TABLE 4
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Table 4. Correlation between the future scenarios for the 2055–2095 period projected direct from the CMIP5 models and indirect from the ANN model.

The results reinforce that serious uncertainty are still persists since the CMIP3 model version in projections of equatorial precipitation as an expected consequence of global climate change. Ceppi et al. (2013) and some references therein explained that the hemispheres not heat evenly: the north hemisphere warm more swiftly than the south and this imbalance will have a consequent effect on the structure of the ITCZ. This fact underscores the importance of studies as the present here by applying statistical downscaling approach to improve the estimation of the variability to the GCMs outputs.

Discussions

Regarding the complex task that the numerical models in reproduce the precipitation some questions are addressed in this study.

Are the CMIP5 Models Able to Reproduce the Main Rainy Season Over the North of the NEB During the Present Climate?

No, from the four CMIP5 models analyzed there is a high dispersion of the daily precipitation over the north of the NEB justifying the use of downscaling methods. Overall, the differences between the models are reflected mainly in the mean and variability values of the daily precipitation over this region. The simulated daily precipitation by the CCSM4, GFDL_ESM2M, and MIROC_ESM models during DJF season are most correlated with the observed daily precipitation during FMA season. The correlations are of 0.54, 0.66, and 0.66, respectively. These correlations are explained by deficiencies shown in configuration of the anomalies of SST along the Equatorial Atlantic Ocean that result in anomalies in simulated daily precipitation over the north of NEB. Only the CCSM4 model displays a slightly reasonable agreement with the observations.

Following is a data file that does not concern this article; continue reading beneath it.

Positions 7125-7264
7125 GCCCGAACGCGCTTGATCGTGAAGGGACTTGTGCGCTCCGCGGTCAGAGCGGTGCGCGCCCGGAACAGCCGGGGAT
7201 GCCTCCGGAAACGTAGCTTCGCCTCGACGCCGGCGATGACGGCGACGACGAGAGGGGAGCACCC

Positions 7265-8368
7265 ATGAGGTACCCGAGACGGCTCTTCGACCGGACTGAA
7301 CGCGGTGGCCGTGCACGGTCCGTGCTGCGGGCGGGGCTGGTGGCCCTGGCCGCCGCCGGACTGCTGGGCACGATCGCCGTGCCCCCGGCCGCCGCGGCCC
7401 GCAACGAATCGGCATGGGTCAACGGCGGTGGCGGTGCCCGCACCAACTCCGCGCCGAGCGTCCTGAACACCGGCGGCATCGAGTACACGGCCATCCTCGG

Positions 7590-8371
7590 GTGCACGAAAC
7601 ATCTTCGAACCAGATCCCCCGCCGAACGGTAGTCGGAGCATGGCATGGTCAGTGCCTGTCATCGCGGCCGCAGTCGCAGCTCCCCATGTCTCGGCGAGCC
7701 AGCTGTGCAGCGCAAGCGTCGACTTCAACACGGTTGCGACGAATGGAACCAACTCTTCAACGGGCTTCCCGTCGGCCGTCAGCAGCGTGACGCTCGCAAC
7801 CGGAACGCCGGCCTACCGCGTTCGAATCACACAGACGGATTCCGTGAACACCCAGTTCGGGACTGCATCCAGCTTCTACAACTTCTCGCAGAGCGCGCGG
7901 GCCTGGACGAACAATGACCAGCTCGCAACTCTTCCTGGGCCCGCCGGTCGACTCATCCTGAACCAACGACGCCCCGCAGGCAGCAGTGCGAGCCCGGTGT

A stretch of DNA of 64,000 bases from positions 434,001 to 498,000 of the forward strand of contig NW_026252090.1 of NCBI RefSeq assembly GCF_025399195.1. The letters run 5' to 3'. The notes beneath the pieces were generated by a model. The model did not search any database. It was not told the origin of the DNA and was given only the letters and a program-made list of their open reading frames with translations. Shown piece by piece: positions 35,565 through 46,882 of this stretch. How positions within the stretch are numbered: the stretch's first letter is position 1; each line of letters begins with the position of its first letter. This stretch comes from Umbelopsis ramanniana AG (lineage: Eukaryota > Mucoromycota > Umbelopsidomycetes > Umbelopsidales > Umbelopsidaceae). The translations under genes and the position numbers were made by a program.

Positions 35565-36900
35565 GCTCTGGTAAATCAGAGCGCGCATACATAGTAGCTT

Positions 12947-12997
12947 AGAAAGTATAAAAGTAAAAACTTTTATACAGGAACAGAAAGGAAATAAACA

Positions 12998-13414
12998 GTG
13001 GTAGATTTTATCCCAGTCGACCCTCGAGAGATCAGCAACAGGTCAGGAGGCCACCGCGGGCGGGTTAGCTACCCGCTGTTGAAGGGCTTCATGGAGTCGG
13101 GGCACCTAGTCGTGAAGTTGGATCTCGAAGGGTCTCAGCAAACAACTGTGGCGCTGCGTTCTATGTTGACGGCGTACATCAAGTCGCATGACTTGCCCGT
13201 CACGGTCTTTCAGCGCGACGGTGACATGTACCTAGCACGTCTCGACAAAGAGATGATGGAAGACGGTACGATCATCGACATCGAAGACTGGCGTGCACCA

Regarding this aspect a comparison between the nonlinear (ANN) and linear method (MLR) to identify the one most suitable for the analysis of daily precipitation is made. No additional post-processing is applied on the downscaled outputs and the statistical methods show a decreasing of the variance in the predictand time series. Such feature is commonly encountered in the results of the application of statistical downscaling in climate research (Silva and Mendes, 2013; among others).

What is the More Adequate Statistical Downscaling Approach to Improve the Model Simulations During the Present Climate: the Artificial Neural Network (ANN) or the Multiple Linear Regression (MLR)?

We compared the relative performance of ANN and MLR models in improve the normalized daily precipitation during FMA season over the north of the NEB derived from observed and the CMIP5 outputs during DJF 1963–2003 period. The comparison between the methods is based in analysis of the Mean Squared Error (MSE), the linear correlation coefficient and the variability of the downscaled time series.

The nonlinear downscaling with ANN is potentially promising method of improvement of the explained variance of dataset than linear downscaling with MLR. The temporal downscaling through the ANN appears relatively efficient in correct part of the deficiencies in CMIP5 runs though the improvement of the large scale observed patterns. In terms of correlation coefficient values the improvement is of 13% between the predictors and predictand values from the ANN model compared to those from the MLR model. Also, the estimated errors and the amplitude of downscaled time series is best performed by ANN model.